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Webpages that are interactive or provide current information generally need to be "active" in some way. There are two main methods of achieving this:

  1. a script modifies the webpage
  2. the webpage is built automatically when requested

Scripted modification is a reasonable solution if the webpage to be built is always edited on the website itself and the script can be trusted not to mess up the page. If the webpage is to be edited on a remote system then this is not a sensible method as the script-updated copy will be erased on upload of a new version.

Automatic generation is generally a better approach, and can be achieved by either having a script run to create the whole page, or having a static page but asking the webserver to include active content as the page is requested. This latter option is SSI.

SSI provides a neat solution for simple active inclusions because it allows easy editing of the webpage in plain HTML. It is less suitable for pages consisting almost entirely of active content where a traditional script-generated page may be easier to maintain.

Enabling SSI

SSI is accessed using tags which are inserted into the webpage. These are in the form of HTML comments (and so will be ignored by the browser if accidentally passed on by the server). However since searching for these tags in HTML files is time-consuming the server must be told which documents use SSI. With Apache (currently running on zeus) there are three main ways to do this:

  1. changing the file's extension to .shtml
  2. adding a suitable .htaccess file to the directory
  3. persuading someone to switch on the XBitHack on the webserver and then making the .html file executable

The .shtml file extension is the simplest solution. However given existing pages an .htaccess file can be placed in the directory containing the webpage to use SSI. The file should contain the line:

AddHandler server-parsed .html

SSI variables

SSI makes the following variables available to commands:

    the current date in GMT
    the current local date
    the filename (excluding directories) of the document requested
    The URL of the document requested
    the last modification date of the document requested

SSI commands

There are several SSI commands, the most obviously useful of which are listed below. For information about others (which include viewing and setting server variables and conditional removal of parts of the webpage) please follow the link to the Apache documentation (for the module mod_include).


echo prints a server variable. It takes one attribute, var, the name of the variable.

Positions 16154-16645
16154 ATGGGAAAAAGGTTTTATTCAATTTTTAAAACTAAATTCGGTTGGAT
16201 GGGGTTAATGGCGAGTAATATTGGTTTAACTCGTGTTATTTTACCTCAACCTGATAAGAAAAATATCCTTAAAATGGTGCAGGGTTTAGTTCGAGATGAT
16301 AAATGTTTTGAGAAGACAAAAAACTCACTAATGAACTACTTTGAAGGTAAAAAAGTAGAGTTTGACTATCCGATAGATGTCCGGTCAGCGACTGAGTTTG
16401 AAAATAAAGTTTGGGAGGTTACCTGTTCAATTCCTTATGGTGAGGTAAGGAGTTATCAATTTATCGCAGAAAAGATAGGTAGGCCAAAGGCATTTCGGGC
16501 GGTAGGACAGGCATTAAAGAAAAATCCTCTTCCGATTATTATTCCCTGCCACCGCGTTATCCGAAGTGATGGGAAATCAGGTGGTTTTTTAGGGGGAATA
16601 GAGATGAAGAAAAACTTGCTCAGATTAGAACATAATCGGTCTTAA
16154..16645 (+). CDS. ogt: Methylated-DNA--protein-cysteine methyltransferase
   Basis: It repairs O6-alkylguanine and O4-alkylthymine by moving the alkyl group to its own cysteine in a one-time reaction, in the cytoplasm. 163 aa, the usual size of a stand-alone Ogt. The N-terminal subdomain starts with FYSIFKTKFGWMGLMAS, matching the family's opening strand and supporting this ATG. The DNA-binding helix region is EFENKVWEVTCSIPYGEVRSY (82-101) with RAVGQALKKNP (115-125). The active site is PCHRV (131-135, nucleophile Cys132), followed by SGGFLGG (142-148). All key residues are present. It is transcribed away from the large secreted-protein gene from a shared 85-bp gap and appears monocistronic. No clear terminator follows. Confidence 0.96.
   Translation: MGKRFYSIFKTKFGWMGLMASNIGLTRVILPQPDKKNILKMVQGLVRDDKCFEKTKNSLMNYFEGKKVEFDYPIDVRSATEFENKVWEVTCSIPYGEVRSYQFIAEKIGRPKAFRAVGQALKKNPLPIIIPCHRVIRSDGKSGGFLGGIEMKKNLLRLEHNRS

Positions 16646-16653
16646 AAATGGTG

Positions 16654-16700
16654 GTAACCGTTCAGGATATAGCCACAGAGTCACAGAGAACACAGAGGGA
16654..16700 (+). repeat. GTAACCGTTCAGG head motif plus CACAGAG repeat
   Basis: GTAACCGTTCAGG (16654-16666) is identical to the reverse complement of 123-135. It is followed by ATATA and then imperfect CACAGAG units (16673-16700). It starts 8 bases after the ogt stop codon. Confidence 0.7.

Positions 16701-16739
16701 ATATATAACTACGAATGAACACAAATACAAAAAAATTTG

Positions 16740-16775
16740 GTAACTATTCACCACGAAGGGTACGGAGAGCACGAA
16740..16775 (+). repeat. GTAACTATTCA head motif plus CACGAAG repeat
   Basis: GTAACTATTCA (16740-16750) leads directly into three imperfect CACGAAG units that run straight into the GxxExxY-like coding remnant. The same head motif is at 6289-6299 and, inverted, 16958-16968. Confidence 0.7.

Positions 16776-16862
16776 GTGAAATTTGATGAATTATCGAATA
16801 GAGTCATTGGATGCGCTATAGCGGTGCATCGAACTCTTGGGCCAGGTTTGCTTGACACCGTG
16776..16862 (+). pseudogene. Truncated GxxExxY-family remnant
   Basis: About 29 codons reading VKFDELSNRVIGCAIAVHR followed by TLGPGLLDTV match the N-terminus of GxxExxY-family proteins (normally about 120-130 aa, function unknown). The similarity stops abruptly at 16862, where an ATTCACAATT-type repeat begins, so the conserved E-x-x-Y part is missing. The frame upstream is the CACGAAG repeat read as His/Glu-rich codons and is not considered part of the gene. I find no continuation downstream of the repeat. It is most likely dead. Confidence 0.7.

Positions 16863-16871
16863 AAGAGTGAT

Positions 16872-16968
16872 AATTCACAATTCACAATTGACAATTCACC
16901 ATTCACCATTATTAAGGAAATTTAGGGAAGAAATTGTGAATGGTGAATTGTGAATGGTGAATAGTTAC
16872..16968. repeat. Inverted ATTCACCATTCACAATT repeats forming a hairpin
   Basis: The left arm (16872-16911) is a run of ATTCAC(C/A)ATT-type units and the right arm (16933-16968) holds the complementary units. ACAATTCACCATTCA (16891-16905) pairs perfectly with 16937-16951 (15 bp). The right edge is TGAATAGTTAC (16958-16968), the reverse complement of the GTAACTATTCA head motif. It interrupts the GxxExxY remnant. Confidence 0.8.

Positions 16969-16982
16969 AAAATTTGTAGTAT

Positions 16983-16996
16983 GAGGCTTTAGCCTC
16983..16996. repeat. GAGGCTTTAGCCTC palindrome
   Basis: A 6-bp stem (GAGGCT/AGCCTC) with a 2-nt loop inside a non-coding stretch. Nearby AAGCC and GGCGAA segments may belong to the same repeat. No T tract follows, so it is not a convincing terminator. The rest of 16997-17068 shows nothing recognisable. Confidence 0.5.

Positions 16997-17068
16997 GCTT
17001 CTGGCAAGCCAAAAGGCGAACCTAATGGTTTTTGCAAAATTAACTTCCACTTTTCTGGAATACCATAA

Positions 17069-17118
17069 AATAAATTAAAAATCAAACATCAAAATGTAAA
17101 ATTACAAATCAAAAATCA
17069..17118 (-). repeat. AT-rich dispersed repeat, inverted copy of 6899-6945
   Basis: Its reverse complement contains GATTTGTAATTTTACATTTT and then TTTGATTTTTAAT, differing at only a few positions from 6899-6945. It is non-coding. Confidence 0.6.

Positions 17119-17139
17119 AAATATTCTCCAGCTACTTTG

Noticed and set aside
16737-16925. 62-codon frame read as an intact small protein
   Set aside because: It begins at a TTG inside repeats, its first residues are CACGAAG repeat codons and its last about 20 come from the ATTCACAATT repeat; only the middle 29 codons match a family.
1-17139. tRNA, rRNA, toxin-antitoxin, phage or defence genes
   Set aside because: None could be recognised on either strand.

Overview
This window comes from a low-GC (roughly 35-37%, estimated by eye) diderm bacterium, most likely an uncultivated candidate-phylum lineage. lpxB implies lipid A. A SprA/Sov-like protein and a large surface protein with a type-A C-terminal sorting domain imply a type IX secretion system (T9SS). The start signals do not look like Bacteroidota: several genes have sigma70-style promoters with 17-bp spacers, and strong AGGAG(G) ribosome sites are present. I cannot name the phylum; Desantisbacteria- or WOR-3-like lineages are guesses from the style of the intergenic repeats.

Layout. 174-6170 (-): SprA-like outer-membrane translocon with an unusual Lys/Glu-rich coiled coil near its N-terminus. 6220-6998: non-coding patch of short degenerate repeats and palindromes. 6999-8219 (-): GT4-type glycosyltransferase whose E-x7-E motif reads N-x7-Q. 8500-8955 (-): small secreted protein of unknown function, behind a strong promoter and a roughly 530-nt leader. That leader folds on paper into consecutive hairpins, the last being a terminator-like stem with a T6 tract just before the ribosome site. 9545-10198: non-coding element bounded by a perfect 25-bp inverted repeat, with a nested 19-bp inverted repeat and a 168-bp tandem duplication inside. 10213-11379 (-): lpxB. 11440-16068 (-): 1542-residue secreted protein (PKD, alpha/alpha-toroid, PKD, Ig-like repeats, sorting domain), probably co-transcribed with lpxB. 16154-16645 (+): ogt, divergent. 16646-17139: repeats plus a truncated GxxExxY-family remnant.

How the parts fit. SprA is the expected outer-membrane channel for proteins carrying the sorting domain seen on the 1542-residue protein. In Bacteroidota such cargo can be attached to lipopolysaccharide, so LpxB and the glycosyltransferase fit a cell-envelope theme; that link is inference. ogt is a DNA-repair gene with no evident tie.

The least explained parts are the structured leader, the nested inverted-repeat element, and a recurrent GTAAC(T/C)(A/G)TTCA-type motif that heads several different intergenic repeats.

<!--#echo var="DATE_LOCAL" -->

This produces: Friday, 24-Mar-2017 19:50:51 GMT


flastmod prints the date on which any specified file was last modified. It can take either a file or virtual attribute. If a file attribute is used then it is the path to the file in question relative to the current directory (in which the webpage is stored). If virtual is used then this is the virtual URL relative to the current document. For example:

<!--#flastmod file="ssi.html" -->

This produces: Wednesday, 16-Mar-2005 22:14:50 GMT


include inserts the contents of another document. Its attributes are the same as those for flastmod, but "file" cannot contain "../" or be an absolute path. "virtual" may however include a query string. Use of "virtual" is preferred.

<!--#include virtual="CVS/Repository" -->

This produces: doco-content/html-only


exec executes a given command. It can take either a cgi or cmd attribute. cgi takes the relative URL to a cgi script. cmd takes a command to be executed by /bin/sh.

It is generally better just to use the "include" command, for example:

<!--include virtual="cgi-bin/script.cgi" -->

Calling scripts with SSI

A final point to note is that if an exec or include command would cause a program to run then this will only succeed if allowable. Scripts are most easily made runnable by placing them in a directory called cgi-bin and making sure that the permissions on this directory do not allow anyone except the owner to write:

chmod 755 cgi-bin

On zeus, using zeus-cgi-handler

For full information, see:

On suEXEC systems

Restricitions on programs which can be called are listed in Apache's suexec manual. Essentially, since Apache currently switches to be you when executing your programs (using the suexec facility), it won't run anything that isn't yours, isn't in your own webspace, is writable by anyone else, or is backreferenced with "../" or "/". This seems to limit the use of exec to the cgi option (since cmd would need to run /bin/sh).

These pages are maintained by JCN. This file was last modified on 16/03/05. Copyright © JCN, 1998-2005.

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